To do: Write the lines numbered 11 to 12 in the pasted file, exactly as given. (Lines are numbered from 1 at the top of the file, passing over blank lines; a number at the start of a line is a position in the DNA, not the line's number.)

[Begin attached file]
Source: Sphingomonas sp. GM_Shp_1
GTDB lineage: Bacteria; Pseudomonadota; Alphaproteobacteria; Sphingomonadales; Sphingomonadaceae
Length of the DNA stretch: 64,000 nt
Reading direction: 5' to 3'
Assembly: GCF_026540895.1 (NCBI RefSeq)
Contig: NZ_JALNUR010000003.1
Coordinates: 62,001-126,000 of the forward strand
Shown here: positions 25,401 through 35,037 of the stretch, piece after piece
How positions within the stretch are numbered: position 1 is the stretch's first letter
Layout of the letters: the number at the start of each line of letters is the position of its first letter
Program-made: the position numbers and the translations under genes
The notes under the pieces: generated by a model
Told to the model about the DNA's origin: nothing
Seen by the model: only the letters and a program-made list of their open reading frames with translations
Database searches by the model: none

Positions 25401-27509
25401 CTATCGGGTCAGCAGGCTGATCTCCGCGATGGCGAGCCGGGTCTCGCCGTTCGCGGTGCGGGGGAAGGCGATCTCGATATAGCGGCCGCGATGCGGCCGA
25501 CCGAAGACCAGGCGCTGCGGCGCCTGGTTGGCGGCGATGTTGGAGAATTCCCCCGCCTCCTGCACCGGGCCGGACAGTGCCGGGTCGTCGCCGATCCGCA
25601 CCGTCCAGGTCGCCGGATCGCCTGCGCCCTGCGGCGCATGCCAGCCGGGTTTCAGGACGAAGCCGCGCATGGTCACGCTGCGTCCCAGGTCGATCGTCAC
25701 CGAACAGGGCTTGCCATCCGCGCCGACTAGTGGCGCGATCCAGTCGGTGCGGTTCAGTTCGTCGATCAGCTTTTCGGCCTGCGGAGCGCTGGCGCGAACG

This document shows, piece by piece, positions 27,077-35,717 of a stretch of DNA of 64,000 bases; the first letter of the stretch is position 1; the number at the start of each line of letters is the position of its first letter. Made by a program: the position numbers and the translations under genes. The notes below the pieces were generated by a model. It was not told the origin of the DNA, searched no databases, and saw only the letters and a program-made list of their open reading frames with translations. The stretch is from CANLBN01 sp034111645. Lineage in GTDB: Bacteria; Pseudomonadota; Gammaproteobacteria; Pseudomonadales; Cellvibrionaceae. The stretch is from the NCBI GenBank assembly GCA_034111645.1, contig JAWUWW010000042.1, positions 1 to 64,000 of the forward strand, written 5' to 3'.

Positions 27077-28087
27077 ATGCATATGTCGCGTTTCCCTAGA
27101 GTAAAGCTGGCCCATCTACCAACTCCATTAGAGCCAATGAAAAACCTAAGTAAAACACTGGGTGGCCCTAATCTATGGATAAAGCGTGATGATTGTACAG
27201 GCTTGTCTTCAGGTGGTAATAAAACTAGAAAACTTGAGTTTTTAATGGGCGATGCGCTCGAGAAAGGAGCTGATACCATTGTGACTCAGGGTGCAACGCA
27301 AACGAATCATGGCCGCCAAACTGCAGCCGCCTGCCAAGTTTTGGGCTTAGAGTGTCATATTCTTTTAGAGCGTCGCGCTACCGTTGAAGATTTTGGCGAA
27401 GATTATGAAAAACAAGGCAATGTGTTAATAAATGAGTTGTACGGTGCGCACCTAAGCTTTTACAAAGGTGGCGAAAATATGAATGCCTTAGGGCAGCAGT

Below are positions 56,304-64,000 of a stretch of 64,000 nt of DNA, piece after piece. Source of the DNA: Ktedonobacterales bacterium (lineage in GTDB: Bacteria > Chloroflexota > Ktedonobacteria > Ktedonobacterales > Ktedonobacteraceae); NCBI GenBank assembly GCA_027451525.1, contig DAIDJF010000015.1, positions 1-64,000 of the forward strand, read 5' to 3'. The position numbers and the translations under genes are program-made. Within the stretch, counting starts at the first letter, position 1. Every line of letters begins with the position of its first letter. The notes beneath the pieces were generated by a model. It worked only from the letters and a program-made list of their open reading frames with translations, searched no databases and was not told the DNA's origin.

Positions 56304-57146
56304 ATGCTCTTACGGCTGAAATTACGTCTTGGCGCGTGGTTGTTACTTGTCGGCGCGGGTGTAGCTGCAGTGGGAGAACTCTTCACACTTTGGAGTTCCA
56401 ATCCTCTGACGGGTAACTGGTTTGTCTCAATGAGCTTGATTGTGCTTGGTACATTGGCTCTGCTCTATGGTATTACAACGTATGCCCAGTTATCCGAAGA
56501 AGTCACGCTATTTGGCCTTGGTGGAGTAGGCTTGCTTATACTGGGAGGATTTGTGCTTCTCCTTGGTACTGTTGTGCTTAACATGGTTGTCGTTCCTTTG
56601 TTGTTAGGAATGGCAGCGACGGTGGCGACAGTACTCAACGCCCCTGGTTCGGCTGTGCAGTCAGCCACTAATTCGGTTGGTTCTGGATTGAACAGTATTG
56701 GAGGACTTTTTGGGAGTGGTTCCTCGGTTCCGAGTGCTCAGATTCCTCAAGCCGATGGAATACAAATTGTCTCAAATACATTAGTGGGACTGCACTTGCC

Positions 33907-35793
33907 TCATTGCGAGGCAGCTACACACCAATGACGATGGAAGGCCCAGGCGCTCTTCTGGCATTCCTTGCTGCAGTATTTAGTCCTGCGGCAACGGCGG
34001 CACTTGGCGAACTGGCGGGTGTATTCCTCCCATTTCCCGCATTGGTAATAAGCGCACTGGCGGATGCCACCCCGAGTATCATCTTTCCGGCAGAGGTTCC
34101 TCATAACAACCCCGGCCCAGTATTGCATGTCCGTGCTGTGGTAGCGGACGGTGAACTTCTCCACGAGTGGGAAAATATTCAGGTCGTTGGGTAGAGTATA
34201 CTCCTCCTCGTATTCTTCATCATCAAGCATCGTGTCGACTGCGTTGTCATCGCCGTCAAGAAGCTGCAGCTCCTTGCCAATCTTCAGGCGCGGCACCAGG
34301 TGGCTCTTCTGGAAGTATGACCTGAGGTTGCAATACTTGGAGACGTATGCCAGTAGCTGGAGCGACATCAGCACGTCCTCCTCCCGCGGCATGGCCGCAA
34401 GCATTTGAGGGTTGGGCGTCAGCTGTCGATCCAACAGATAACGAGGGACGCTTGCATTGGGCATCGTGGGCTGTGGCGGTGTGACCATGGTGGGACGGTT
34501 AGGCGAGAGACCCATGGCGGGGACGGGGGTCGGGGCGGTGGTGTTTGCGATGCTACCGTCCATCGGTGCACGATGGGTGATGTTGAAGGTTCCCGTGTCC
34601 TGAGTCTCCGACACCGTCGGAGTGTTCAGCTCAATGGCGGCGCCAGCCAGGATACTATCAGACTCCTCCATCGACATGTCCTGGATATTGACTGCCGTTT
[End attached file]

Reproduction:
Program-made: the position numbers and the translations under genes
The notes under the pieces: generated by a model